Proximal humerus fractures anatomy and classification
BY G T SAI PRASANTH
MODERATOR : DR ARUN KAMAL SIR
ANATOMY OF SHOULDER GIRDLE
PATHOPHYSIOLOGY OF PROXIMAL HUMERUS
CLASSIFICATION OF PROXIMAL HUMERUS
The bones that are involved in the formation of
shoulder girdle include :
Scapula with clavicle
Glenohumeral joint is a ball and socket type of
synovial joint formed between the head of humerus
and glenoid cavity of scapula.
• Flat bone on the postero
lateral aspect of thorax
between 2-7 ribs.
• Spine of scapula divides
the posterior surface into
Supraspinous and infra -
spinous fossa .
• The scapula has three
borders and three angles
• The ant & post surfaces
act as attachments for
muscles acting on
The proximal end of humerus has a head, surgical and
anatomical neck, greater and lesser tubercles.
The anatomical neck separates the head from the tubercles
and is the attachment of shoulder capsule.
The surgical neck – Importance ?
FACTS ABOUT PROXIMAL HUMERUS
The humeral articular segment occupies approximately one
third of a sphere, with a diameter of curvature averaging 46
The inclination of the humeral head relative to the shaft
averages 130 degrees (with a range of 123 to 136 degrees).
The geometric center of the humeral head is offset an average
of 2.6 mm posteriorly (range of -0.8 to 6.1 mm) and 7 mm
(range of 3 to 11 mm) medially from the axis of the humeral
The humeral head is normally retroverted by an average of 20
degrees, with respect to the distal humeral interepicondylar
The muscles around the proximal humerus include :
Rotator cuff muscles : Supraspinatus, Infraspinatus, Teres
minor and Subscapularis.
Teres major and Latissimus dorsi
Supraspinatus, infraspinatus and
teres minor insert on the greater
tubercle and cause lateral rotation .
Subscapularis causes medial rotation
along with pectoralis and T. major
GLENOHUMERAL JOINT AND THE
The shallow glenoid cavity is deepened by the glenoid
Only a third of the head articulates in the glenoid cavity
at a given point.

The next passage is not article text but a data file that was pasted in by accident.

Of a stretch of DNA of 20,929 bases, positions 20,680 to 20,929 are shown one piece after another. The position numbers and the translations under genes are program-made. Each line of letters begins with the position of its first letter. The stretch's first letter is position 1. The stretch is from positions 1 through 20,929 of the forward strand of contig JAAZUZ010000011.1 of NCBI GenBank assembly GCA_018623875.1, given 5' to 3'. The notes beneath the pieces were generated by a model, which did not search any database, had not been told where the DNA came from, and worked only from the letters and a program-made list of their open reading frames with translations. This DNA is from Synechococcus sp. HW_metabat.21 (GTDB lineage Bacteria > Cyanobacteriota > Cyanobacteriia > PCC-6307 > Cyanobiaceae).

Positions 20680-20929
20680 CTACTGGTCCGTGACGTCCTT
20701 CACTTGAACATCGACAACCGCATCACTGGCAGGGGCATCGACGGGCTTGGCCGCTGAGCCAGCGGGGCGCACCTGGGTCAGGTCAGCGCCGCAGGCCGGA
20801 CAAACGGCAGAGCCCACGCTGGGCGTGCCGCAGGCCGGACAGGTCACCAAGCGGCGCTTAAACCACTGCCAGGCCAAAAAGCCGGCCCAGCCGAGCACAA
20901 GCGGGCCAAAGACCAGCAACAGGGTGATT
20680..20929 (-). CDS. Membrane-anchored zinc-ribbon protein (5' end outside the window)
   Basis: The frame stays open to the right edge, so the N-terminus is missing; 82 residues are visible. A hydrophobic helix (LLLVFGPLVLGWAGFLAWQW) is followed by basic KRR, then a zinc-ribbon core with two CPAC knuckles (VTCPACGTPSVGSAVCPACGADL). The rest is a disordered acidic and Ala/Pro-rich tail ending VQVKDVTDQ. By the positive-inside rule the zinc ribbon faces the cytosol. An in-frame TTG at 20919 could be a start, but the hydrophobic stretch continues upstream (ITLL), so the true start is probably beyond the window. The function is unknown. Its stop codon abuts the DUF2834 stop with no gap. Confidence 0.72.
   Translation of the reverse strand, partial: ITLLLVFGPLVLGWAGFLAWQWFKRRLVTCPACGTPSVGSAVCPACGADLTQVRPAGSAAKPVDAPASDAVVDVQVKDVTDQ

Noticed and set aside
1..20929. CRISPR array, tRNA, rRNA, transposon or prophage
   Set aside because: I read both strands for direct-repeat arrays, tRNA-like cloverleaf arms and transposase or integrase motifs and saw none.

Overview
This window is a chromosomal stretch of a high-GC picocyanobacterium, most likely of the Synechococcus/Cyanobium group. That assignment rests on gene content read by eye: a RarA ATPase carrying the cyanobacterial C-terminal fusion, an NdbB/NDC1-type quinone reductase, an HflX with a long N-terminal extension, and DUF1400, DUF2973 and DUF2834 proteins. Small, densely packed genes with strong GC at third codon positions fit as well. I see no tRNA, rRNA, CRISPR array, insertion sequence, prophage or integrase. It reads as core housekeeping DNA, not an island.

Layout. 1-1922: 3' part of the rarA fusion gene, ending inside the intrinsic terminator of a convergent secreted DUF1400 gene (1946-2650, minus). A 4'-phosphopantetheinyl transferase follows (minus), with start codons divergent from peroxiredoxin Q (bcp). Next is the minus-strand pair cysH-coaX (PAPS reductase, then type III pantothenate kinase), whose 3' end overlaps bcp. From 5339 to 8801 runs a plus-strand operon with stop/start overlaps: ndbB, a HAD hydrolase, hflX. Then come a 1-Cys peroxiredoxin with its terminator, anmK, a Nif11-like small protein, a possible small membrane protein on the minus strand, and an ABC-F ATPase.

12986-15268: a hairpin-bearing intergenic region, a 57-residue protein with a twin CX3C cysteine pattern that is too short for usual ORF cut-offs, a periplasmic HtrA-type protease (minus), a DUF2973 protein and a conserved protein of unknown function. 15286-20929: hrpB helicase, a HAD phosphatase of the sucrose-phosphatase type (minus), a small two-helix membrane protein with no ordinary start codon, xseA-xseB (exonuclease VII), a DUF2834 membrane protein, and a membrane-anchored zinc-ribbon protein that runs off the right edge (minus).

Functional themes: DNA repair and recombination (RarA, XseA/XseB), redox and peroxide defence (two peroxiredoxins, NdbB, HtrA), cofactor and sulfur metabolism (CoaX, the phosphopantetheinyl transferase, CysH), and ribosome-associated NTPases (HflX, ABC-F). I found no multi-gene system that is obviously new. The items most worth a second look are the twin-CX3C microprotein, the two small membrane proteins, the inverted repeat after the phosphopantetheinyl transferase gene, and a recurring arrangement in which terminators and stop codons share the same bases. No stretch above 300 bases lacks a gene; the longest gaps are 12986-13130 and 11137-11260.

Stabilized by the overlying muscles.
The ligaments include :
The joint capsule
Transverse humeral ligament
NERVES & VESSELS
The nerves supplying the proximal humerus region include :
The axillary nerve
Lateral pectoral nerves
The vessels supplying the proximal humerus and the
glenohumeral joint include :
Anastomosis around the
The main blood supply to the humeral head comes from
the anterior circumflex humeral vessels through its
anterolateral ascending artery.
The posterior circumflex vasculature becomes important
after a fracture dislocation/ 3 or 4 part fracture.
The chances of osteonecrosis developing in a complex
proximal humeral fracture is somewhat less as the soft
tissue attachments of the fracture fragments maintain
Only fractures with complete comminution with complete
capsular disruption will go for osteonecrosis.
The axillary nerve lying at the surgical neck is prone for
injury after a fracture.
Bursae are synovial fluid filled cavities present around the
joint to reduce friction.
They directly communicate with the shoulder joint.
Subscapular bursa : protects the tendon of subscapularis
Subacromial bursa: between supraspinatus tendon and
shoulder capsule inferiorly and acromion, coracoacromial arch
and deltoid superiorly.
PATHOPHYSIOLOGY OF PROXIMAL HUMERUS
Proximal humerus fractures are mainly osteoporotic fractures
Can either be due to high energy trauma or low energy
The latter are mainly seen in elderly due to osteopenia &